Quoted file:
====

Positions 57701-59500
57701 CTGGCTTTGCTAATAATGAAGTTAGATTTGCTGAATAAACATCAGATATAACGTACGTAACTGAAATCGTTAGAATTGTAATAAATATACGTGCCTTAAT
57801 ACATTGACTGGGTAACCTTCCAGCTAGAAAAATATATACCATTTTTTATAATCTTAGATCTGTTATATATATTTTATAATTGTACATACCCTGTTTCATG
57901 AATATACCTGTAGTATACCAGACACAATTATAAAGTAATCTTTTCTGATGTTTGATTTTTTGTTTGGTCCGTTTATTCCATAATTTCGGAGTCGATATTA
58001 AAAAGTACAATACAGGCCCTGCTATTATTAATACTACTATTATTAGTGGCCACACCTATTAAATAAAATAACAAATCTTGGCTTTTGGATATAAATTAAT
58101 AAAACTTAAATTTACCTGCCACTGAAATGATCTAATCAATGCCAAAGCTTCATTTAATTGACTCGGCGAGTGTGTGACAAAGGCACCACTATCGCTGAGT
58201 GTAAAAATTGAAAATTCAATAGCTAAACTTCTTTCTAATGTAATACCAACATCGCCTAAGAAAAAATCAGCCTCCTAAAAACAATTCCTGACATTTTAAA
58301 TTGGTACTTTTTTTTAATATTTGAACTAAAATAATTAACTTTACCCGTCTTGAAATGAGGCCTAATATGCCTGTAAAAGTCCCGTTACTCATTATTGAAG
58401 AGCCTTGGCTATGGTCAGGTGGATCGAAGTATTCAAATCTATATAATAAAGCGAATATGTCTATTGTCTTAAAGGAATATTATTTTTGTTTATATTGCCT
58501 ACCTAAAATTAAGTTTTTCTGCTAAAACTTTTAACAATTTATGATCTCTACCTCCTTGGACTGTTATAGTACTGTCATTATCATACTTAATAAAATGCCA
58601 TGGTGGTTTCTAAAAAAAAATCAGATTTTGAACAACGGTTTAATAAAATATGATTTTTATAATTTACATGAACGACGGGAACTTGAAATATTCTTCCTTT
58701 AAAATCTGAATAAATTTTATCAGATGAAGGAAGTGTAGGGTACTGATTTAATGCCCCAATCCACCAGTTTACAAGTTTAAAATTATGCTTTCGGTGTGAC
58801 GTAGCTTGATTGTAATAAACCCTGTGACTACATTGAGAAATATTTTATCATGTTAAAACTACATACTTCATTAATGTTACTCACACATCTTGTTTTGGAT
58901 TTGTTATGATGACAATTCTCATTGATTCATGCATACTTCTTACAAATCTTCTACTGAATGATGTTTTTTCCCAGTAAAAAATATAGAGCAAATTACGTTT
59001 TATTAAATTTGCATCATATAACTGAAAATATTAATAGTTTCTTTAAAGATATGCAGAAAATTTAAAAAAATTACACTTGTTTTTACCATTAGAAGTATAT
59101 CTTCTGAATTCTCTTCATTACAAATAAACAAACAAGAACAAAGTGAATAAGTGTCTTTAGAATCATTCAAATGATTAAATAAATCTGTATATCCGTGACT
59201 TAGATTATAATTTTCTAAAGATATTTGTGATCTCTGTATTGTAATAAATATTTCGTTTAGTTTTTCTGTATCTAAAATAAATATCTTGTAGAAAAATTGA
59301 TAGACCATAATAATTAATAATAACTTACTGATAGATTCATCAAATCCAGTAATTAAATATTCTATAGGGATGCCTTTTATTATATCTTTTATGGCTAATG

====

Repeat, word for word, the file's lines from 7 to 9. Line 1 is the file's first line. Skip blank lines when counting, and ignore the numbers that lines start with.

58201 GTAAAAATTGAAAATTCAATAGCTAAACTTCTTTCTAATGTAATACCAACATCGCCTAAGAAAAAATCAGCCTCCTAAAAACAATTCCTGACATTTTAAA
58301 TTGGTACTTTTTTTTAATATTTGAACTAAAATAATTAACTTTACCCGTCTTGAAATGAGGCCTAATATGCCTGTAAAAGTCCCGTTACTCATTATTGAAG
58401 AGCCTTGGCTATGGTCAGGTGGATCGAAGTATTCAAATCTATATAATAAAGCGAATATGTCTATTGTCTTAAAGGAATATTATTTTTGTTTATATTGCCT